The Superintendent and the Board of Education of the South Orange Maplewood School District are in the process of presenting a plan for much needed building repairs and reorganization for the most efficient use of our buildings. The Community Coalition on Race and its Schools Committee welcome the improvements to the district’s physical plant, and we support the district’s decision to use the capital improvement plan as an opportunity to finally end the de facto segregation of our schools. We believe that one of the most important considerations for improving our children’s experience and learning is true integration.
It is also essential for our community to realize that the case for integrated schools does not rest solely on benefits for children of color. There is a powerful rationale for why white people should be fighting hard for true integration. All students who attend integrated schools are more likely to develop positive attitudes toward people of different races and ethnic backgrounds. Empathy and reduced racial prejudice are best fostered in diverse classrooms. Students from integrated schools are more likely to choose integrated colleges, integrated communities to live in, and to have friends from other racial groups and ethnicities. Everyone benefits when the circle of people and experiences is broadened.
Furthermore, children who learn in racially/ethnically mixed environments master tools for living in the real world. They are more likely to become global citizens with a view of the world that is broad and inclusive. There is even evidence that their very problem-solving abilities become more flexible, their thinking more complex and nuanced.
The danger of segregated schools is that our students will not have the opportunity to learn the personal histories of students who are different, who do not share the same racial and ethnic background. This is perhaps the most important way to break down stereotypes. Eliminating stereotypes increases learning opportunities, cognitive capabilities, and the ability to interact productively with others. As the workplace becomes more global and diverse, productivity on the job depends increasingly on collaborative problem solving.
We all want the very best for our children, and we want our children to attend schools that help make us one single community. Our classrooms should reflect the demographics of our two towns. It is not enough to desegregate the school buildings, we must do the same within the classrooms as well.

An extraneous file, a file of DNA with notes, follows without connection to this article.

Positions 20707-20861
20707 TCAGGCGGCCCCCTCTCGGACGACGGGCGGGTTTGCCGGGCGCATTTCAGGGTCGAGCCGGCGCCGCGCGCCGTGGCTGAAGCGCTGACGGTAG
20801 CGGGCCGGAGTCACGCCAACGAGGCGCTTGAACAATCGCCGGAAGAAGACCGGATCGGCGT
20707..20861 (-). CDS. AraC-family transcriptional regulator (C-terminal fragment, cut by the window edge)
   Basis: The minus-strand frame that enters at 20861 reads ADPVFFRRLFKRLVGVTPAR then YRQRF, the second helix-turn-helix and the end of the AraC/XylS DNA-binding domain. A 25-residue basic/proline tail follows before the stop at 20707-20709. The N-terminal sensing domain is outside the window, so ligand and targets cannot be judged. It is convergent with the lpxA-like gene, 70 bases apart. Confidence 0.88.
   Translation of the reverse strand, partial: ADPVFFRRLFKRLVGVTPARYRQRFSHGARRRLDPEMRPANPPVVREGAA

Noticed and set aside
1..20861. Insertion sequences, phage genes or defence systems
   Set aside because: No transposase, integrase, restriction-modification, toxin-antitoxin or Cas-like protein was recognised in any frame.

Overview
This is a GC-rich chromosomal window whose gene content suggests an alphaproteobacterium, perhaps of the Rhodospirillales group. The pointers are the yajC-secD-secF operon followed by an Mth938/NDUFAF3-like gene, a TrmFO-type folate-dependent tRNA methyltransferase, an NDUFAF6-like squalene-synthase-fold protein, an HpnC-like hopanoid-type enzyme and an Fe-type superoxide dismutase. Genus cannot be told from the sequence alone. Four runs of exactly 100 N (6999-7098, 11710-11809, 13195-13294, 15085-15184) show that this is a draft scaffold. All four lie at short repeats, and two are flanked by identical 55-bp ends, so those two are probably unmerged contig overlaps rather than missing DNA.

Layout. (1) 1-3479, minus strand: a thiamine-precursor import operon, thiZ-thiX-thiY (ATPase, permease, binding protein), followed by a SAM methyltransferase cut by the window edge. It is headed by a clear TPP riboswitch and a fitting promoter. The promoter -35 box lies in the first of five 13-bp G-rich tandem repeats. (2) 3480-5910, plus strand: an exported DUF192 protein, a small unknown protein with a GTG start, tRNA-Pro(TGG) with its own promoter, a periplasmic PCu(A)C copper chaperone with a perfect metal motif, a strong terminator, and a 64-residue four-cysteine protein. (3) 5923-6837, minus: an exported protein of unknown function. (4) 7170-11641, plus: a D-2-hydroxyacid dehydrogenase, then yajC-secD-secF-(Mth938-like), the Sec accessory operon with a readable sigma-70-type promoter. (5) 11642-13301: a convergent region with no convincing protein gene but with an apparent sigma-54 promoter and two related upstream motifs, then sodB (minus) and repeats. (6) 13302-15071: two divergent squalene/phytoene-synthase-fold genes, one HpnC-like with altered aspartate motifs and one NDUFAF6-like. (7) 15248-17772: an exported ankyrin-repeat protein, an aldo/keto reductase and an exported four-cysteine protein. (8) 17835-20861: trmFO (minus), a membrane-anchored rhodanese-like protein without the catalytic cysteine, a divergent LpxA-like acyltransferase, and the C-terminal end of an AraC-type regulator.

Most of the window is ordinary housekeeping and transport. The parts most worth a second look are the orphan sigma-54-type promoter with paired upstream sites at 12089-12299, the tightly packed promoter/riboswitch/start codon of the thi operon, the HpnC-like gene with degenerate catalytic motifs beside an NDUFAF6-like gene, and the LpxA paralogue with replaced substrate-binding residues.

We must also acknowledge that the final reorganization plan, whatever form it takes, will require some families to adapt to challenges more than others. We sincerely hope and expect that this process will not place an undue burden on the families of any one neighborhood, and that the fears and concerns of all the families will be addressed. In particular, we must make sure that the changes do not unduly burden families of color. Families of all races are expressing concerns about issues like the loss of the comfort of neighborhood schools; the burden of distant schools to families who don’t have someone to do pick-ups; options other than rezoning not being considered. There is a fear that we are backing into a plan based on the need for space and repairs rather than basing changes first on educational considerations or the need for integration.
What we must keep in mind, however, is the larger picture of the importance for our children of living in a racially and ethnically mixed environment that benefits everyone. True integration of our schools must be among our highest priorities. We believe this expresses our community’s values and gives our children the best possible preparation for the global community. If we truly value diversity, then we as a community must stand together for the greater good—in spite of personal inconveniences. If we truly believe in equity for all of our children, then we must fight for it.
Choosing to support integrated schools is perhaps the most meaningful way parents can act out their values and thus support equity and reduce racial disparities in our local community, in our nation, and in the world.
Presented by Carol Barry-Austin and Meredith Sue Willis, Co-chairs of the Schools Committee, on behalf of the South Orange/Maplewood Community Coalition on Race
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